“Meg?” My date says.

“I agree. This is a nice date. Why don’t we go for a walk?” (Dialogue above and below reads a tad stiff. Not sure if that is your intension. Both your MC and her date speak in a similar, formal pattern. Wondering if you can mix up their voices?)

“I would love that.” He plucks my coat off the nearby rack and holds it out for me. For a moment I’m near him.  He smells like fancy cologne.

Angel smelled like—

No thinking about Angel.

When we get to the street, my date’s (I’d keep with the capitals here for My Date, and the previous one, too.) phone rings. He looks torn about answering it. (Instead of stating he looks torn, can you show it? What is he physically doing to demonstrate his indecision?)

“Go ahead.  I should check mine, too.” I hate being away from the office. For the past year, I’ve channeled break-up into getting ahead at work. The other junior associates have an interest in life, so they can’t keep up with me.

I’ll see your seventy-hour work week and raise you ten. (Love this.)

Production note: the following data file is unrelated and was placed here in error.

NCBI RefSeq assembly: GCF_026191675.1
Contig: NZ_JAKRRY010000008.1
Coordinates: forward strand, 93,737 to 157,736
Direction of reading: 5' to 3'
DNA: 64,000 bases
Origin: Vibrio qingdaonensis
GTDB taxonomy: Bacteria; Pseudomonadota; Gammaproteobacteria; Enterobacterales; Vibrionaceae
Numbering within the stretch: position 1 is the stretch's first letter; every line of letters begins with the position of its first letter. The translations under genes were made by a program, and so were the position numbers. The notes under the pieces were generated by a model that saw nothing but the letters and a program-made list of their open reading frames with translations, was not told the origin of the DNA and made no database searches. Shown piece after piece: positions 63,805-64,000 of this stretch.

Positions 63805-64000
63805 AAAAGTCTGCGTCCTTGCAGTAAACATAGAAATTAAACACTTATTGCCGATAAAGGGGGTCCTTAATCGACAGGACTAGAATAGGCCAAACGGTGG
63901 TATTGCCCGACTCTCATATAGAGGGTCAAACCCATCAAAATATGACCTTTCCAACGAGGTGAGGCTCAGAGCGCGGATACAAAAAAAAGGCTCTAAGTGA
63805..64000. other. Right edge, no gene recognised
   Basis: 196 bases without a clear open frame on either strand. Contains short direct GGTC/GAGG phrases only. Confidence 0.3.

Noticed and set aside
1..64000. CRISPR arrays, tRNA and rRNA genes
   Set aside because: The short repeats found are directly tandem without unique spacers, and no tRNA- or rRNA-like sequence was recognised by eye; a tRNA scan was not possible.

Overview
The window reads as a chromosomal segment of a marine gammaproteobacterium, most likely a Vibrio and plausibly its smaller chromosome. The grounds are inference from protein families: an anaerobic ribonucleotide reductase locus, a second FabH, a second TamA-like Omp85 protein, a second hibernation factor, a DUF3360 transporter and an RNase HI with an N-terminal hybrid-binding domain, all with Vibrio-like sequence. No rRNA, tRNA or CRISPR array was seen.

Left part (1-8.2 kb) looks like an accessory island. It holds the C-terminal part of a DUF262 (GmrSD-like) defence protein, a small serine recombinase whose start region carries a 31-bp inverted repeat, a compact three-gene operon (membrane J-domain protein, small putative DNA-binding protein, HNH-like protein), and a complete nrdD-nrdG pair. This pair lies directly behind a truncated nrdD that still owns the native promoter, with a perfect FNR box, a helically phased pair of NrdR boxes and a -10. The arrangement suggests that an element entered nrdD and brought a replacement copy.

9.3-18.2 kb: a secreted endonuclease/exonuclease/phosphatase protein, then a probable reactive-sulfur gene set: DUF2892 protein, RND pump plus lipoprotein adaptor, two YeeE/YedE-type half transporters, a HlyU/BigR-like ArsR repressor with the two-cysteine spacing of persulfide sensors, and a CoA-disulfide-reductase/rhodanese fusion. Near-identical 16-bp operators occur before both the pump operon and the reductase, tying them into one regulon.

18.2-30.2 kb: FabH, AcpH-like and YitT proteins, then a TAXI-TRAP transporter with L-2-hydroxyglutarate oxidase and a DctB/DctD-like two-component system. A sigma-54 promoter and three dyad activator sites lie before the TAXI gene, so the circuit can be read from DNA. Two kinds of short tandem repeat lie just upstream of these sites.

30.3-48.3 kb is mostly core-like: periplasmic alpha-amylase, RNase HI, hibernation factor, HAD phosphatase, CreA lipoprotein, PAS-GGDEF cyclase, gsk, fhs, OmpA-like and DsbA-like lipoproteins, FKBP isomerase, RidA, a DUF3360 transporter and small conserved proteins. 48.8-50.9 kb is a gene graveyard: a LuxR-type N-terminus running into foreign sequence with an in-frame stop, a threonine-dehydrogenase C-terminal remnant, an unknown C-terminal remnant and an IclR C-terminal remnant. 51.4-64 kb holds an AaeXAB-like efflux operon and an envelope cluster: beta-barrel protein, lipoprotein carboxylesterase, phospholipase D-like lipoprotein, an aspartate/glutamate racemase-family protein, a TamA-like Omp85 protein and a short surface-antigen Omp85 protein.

My date stops abruptly, his mouth hanging open.  “No way,” he says into the phone.  “No way, no way! That’s in half an hour.” He’s shivering, but not with January cold.  (In between here, can you give another physical description that makes your MC believe her date is getting good news? His reaction had me thinking it was bad news, so I’d like to know what she sees besides the shivering.) He’s getting really, really good news. “Of course I’m going.”

He hangs up. “Do you mind if we divert our date to a book store?”

How do I tell a grad student in literature that I hate bookstores?

Okay, I don’t hate the stores.  Or the books. I just hate the possibility of running into my ex.  Or, actually, my ex’s new wife. Well, my ex’s new wife’s books that are often about him.  (Love this whole tangent. Awesome!!) That’s right—a little over a year after the break-up of our five year relationship, Angel married famous fantasy novelist Helen Vencor.

Five. Years.

But I’m not thinking about that. I am on a date. (Freaking love where this cuts off. Dying to keep reading!)

 

Thank you, Kelly, for your critique. Interested in more 500 word voice workshops? Come back tomorrow for two more critiques. And get ready! The Pitch Wars Mentor Wishlist Blog Hop starts July 20 with the Pitch Wars submission window opening on August 3.

Books by Kelly Siskind . . .

Chasing Crazy at Amazon  |  B&N iBooks

 

 

 

 

 

 

 

 

 

 

 

My Perfect Mistake at AmazonB&N  |  iBooks

Coming August 2nd, 2016 . . . A Fine Mess (Over the Top series, Book #2)